And those of us who are mid- and upper-level professionals sometimes neglect to recognize that entry level professionals have a VERY different experience than we did. As an entry level residence director–more than a dozen years ago–I didn’t have to develop or implement learning outcomes for my practice or programming, there was much less assessment, crisis response was significantly easier, I didn’t have to upload case notes and generate my own conduct letters (I just filled in a form and sent it to the secretary to prepare), students rarely emailed me and parents rarely called, involuntary withdrawal processes didn’t exist, students with mental health issues were outliers in our practice, not the norm. But those of us sitting around the table making decisions about new initiatives that (in most cases) our entry level staff will be responsible for implementing forget that.

    I want to change that culture and create a climate where we have the same compassion for our staff that we expect our staff have with our students. Now… where to start…

    • Great points here Tina. The entry-level job has changed since many of us were in that role. I think it will prepare them for the growing complexity that awaits them at future levels but still it needs to be named. It starts with you…and me! Thanks for reading…

    • Cindy Kane says:

      I really love this comment for the focus on understand the entry-level experience of today. We have to figure out how to lead some dialogue about that and find ways for our senior leaders on campuses to listen to their stories without a lens of judgement or comparison to what things used to be like. Not sure how we can do it, but we need to!

      • Thanks, Cindy!

        From my experience, I think senior leaders realize the job is different, but haven’t fully conceptualized what that means in terms of what one’s schedule looks like or how someone feels at the end of the day. And that’s the tricky part. I’d love to see a senior administrator swap jobs with an entry level professional for a day, though. That could be fun and enlightening!

  4. Laryssa says:

    Thanks for starting this conversation! Recently, I have had this conversation many times with other staff members and students. I think it’s a good thing for students to see me out running or more relaxed with my hair up in a ponytail on the weekends. Showing students and staff we are humans too is important! We don’t live and sleep in our offices! I have always had role modeling on the forefront, holding myself accountable to role modeling and my staff. We need to display the behaviors we want emulated for our own health and for those we serve.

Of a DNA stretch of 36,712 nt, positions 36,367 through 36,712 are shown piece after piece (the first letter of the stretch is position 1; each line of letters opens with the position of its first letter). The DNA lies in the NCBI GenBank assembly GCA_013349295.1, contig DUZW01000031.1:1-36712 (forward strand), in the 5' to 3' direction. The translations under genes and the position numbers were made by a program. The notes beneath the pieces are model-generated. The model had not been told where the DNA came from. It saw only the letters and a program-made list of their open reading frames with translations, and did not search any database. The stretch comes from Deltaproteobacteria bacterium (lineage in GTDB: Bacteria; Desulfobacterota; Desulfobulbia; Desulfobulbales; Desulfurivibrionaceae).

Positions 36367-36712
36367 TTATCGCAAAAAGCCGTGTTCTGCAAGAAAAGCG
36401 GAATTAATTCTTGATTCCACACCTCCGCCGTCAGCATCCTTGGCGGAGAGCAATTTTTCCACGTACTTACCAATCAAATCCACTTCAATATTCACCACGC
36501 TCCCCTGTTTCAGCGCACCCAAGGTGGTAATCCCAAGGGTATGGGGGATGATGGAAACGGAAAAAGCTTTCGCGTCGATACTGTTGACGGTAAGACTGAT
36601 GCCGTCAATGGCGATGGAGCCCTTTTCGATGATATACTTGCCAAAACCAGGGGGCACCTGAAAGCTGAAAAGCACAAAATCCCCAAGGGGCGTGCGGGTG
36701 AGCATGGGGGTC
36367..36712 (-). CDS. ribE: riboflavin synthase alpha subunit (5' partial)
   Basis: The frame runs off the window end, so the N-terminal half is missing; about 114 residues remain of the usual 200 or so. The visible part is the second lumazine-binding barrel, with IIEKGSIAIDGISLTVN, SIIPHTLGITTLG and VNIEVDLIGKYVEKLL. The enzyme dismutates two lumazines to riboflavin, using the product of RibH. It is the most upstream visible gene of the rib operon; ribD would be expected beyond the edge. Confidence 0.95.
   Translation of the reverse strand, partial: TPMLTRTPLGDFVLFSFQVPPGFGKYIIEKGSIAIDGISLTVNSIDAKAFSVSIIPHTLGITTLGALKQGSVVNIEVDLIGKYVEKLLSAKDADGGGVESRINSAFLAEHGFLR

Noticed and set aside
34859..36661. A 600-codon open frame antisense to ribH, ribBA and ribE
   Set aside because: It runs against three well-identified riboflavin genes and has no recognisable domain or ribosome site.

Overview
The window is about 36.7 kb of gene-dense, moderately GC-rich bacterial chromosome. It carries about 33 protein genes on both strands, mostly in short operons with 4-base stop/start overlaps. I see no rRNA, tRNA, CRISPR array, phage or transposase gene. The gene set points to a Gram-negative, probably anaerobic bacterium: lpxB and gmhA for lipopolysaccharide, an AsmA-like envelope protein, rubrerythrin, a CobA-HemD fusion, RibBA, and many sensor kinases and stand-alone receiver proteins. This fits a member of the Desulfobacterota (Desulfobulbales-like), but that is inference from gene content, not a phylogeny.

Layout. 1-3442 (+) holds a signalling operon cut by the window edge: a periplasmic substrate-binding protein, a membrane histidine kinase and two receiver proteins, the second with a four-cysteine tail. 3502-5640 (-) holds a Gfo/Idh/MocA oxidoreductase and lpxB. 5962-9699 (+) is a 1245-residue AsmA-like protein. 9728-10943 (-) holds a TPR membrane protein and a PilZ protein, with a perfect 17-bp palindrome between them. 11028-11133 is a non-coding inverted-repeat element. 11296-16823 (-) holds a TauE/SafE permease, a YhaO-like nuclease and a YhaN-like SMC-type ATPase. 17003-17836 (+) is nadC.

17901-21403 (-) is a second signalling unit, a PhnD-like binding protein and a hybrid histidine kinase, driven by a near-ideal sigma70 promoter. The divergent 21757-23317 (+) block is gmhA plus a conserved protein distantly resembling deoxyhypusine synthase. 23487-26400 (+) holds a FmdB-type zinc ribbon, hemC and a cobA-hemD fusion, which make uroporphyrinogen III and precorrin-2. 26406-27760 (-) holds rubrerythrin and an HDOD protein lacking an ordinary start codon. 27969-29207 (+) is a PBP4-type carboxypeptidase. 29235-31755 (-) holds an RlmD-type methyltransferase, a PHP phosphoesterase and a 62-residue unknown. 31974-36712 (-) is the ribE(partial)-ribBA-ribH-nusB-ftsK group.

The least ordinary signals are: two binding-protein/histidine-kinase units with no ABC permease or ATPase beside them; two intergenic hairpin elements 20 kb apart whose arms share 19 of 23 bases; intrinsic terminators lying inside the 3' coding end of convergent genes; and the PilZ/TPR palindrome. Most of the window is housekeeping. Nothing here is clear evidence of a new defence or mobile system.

5. This is a great conversation and one that needs to continue. I think all your points are spot on, but I would add another one. Focus and make a stop doing list.

    As a professional, ask yourself, “What makes the biggest impact and has the outcomes I desire?” If the answer is yes, then great. But if the answer is because I think it is what I am suppose to do/tradition/what has always been done, then it might be time to stop doing it.

    My assessment hat comes on and there are probably things that each of us does in the day that could be eliminated because it doesn’t help us reach the goals or outcomes of our programs/services. Examine your work habits. Maybe the program that takes up so much time doesn’t actually do anything to help students reach the outcomes. Eliminate it. Or, maybe students can learn without your direct presence at their 10pm meeting.

    Be clear about your goals and outcomes, then focus with laser precision on how to meet them. If what you are doing to meet those goals is it’s ineffective, stop doing it. Stop the glorification of busy and busy work and hone in on the things that do work.

    • Ah- second paragraph is a mess…should be:
      As a professional, ask yourself, “Does this make the biggest impact and have the outcomes I desire?” If the answer is yes, then great. But if you are doing something just because it is what you think you are suppose to do/is tradition/what has always been done, then it might be time to stop doing it.